NORTH CANTON  Voters in North Canton will decide Nov. 7 if they want to keep current Mayor David Held or elect a new face, Scott Kelly.

Both Held, who hasn't been challenged since 2011, and Kelly, a Plain Township fire inspector and reserve deputy with the Stark County Sheriff's Office, have different visions for the city moving forward.

WHY RUNNING

Held has been in office since 2005, but prior to being mayor he served as city administrator where he gained a lot of knowledge about all the city departments.

"I love serving the people of North Canton," Held said.

Held said the people in North Canton are what make the city such a great place to live.

Kelly said he is running because he is not happy with the direction of the city. He is a lifelong resident of North Canton and worked for the city for 16-years.

"I want to see positive changes in the city," Kelly said.

Kelly wants to make North Canton a destination for people to visit.

ECONOMIC DEVELOPMENT

When the Hoover Company left in 2007, the city lost 2,400 jobs, which was a huge blow to the city’s income tax base.

"When these jobs left that is when the city faced the biggest challenge it has ever faced," Held said. "We want to bring the jobs back up to the level they were."

While a developer is working to revive the Hoover building and the city has added 1,100 jobs between 12 new companies, Held expects in the next five years to double that number, getting the amount of jobs in the Hoover building back to what it was.

"Since 2010, we have seen a 29 percent increase in income tax collection," Held said. "We are moving in the right direction."

Held said the developer ran into a delay with the Hoover project, but he is confident about residents seeing residential units and retail to the building in 2018.

Kelly doesn’t agree with Held and believes a new developer may need to be brought in to finish the Hoover project.

Kelly also has concerns with economic development in general and wants to bring more business to the city. He is disappointed the Venue at Belden was built in Plain Township.

"Why couldn’t we have got that in North Canton," Kelly said. "We have a lot of empty strip malls and store fronts."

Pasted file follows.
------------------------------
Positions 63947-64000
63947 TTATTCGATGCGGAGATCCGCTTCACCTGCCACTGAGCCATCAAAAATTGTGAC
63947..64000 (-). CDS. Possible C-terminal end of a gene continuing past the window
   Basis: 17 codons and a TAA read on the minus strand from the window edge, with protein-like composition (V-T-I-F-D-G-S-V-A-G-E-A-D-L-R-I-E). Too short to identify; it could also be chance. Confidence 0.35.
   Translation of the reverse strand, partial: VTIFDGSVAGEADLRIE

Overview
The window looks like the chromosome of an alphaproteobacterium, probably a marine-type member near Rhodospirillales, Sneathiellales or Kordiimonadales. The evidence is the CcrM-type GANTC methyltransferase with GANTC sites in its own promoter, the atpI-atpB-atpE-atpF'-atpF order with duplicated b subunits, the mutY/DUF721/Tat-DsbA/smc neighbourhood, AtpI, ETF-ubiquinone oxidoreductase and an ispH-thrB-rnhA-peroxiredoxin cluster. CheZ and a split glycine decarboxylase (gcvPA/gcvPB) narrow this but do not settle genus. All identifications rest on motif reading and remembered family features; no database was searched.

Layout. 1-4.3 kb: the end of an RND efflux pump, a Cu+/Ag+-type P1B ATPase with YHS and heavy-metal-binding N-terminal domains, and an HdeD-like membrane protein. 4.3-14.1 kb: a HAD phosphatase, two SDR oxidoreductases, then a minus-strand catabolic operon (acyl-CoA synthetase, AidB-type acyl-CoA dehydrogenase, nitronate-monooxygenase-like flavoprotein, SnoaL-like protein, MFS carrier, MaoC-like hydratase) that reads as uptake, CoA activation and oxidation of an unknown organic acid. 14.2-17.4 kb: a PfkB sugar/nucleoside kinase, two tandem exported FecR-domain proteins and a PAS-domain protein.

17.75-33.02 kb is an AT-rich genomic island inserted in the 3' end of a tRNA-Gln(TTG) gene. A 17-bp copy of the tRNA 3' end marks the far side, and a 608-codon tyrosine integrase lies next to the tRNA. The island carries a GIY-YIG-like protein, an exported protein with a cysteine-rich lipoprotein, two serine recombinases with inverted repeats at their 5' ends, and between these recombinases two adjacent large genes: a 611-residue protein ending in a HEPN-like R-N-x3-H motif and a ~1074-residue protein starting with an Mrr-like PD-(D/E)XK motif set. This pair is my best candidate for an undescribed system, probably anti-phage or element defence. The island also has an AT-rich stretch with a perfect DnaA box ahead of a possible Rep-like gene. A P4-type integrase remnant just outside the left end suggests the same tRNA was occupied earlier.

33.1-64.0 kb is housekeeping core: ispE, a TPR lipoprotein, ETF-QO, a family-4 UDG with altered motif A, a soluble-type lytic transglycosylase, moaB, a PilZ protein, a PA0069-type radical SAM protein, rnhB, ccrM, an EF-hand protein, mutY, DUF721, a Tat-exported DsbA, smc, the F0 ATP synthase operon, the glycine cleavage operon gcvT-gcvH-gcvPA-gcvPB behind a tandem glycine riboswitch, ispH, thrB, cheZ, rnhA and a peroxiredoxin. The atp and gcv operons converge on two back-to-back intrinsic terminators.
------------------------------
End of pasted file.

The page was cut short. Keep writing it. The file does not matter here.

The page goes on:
Kelly wants to work with business owners and property owners to bring more business to the city.

"The days of bringing a big plant are over," Kelly said.

He said he has a plan for the old Brown Mackie College building and he said the way to grow business is through small business and some small factory jobs.

Held said the city hopes to bring in two medical facilities to the city in 2018.

"North Canton is like the comeback city," Held said.

CITY OPERATION

Held said the city has done whatever it could to cut waste in the city and run the city as effectively as possible. In 2005, the city had 116 full-time employees, now it has 92. He said the city was able to do this without making cuts to police, fire and EMS. Held said the city has been training its full-time firefighters to be fire medics.

"People that live here have expectations of service," Held said.

Held said he has worked to keep the city's income tax at 1.5 percent, adding that North Canton has a lot to offer because it is clean and safe.

Held also noted the city has brought in $30 million in grants over the past 12 years.

Safety services are something Held said his administration has strived to keep strong as the city has two to five officers on duty at all times.

"We have the greatest coverage per square miles of anyone in Stark County," Held said.

Kelly said he wants to make the city more resident-friendly when it comes to the permit process. He said it cost him $300 to pull a permit to build a deck on his house.

"The process I went through was unreal," Kelly said.

Other areas Kelly wants to improve on is adding curb and gutter and sidewalks to neighborhoods.

Kelly said there have been "some lies going around" that he is going to make cuts to the police and fire departments.

"I want to increase officers and add more firefighters," Kelly said.

Kelly said he also has concerns with the street department, which had 12 employees in 1999, but now has only four maintaining 90 miles of road. He plans to increase that number to eight if he is elected.

Held said he would always love to hire new employees, but said the city has to live within its budget.

ISSUE 44

Held said he believes the school levy is overreaching.

"Some people in the community are not going to be able to afford it," Held said. "We have to go back and determine the most cost effective solution."

Held said he loves the schools and he has six children that went through the school system. He said he has had multiple discussions with the superintendent.

"If you have a great schools, you have a great community," Held said.

Kelly, however, said he will support Issue 44 as he has a daughter in the school system.

"I think we need to be competitive with Jackson," Kelly said. "The school district is our biggest employer."

He said a failed levy could result in losing teachers, which would mean a loss in income for the city.

Kelly said Issue 44 will bring new school buildings and also open up some acreage within in the city that could be developed. He said the construction workers for the new buildings would also have to pay income tax.

"How can you go wrong with this project coming into the city," Kelly said.